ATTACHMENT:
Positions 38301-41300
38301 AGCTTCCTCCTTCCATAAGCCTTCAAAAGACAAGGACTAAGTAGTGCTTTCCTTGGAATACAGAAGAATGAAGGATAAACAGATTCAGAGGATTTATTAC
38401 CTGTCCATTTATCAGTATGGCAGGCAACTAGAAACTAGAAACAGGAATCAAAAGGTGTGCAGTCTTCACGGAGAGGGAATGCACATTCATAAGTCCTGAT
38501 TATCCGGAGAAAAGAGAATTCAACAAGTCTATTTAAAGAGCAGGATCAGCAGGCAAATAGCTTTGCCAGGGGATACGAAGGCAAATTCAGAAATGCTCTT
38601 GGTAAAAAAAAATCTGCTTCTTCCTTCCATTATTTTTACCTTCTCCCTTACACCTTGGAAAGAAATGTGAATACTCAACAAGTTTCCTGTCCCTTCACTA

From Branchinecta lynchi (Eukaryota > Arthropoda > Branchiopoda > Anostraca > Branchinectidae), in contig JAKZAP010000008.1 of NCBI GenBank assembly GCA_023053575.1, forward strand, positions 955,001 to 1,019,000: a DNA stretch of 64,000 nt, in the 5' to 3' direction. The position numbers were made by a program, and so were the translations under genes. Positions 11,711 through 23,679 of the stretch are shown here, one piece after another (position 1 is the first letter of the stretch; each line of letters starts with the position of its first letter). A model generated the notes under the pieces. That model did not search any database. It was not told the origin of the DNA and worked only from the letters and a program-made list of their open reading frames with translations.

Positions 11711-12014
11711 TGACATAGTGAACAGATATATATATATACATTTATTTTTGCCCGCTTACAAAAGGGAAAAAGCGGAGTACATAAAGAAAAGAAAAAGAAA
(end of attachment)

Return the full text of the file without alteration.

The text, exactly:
Positions 38301-41300
38301 AGCTTCCTCCTTCCATAAGCCTTCAAAAGACAAGGACTAAGTAGTGCTTTCCTTGGAATACAGAAGAATGAAGGATAAACAGATTCAGAGGATTTATTAC
38401 CTGTCCATTTATCAGTATGGCAGGCAACTAGAAACTAGAAACAGGAATCAAAAGGTGTGCAGTCTTCACGGAGAGGGAATGCACATTCATAAGTCCTGAT
38501 TATCCGGAGAAAAGAGAATTCAACAAGTCTATTTAAAGAGCAGGATCAGCAGGCAAATAGCTTTGCCAGGGGATACGAAGGCAAATTCAGAAATGCTCTT
38601 GGTAAAAAAAAATCTGCTTCTTCCTTCCATTATTTTTACCTTCTCCCTTACACCTTGGAAAGAAATGTGAATACTCAACAAGTTTCCTGTCCCTTCACTA

From Branchinecta lynchi (Eukaryota > Arthropoda > Branchiopoda > Anostraca > Branchinectidae), in contig JAKZAP010000008.1 of NCBI GenBank assembly GCA_023053575.1, forward strand, positions 955,001 to 1,019,000: a DNA stretch of 64,000 nt, in the 5' to 3' direction. The position numbers were made by a program, and so were the translations under genes. Positions 11,711 through 23,679 of the stretch are shown here, one piece after another (position 1 is the first letter of the stretch; each line of letters starts with the position of its first letter). A model generated the notes under the pieces. That model did not search any database. It was not told the origin of the DNA and worked only from the letters and a program-made list of their open reading frames with translations.

Positions 11711-12014
11711 TGACATAGTGAACAGATATATATATATACATTTATTTTTGCCCGCTTACAAAAGGGAAAAAGCGGAGTACATAAAGAAAAGAAAAAGAAA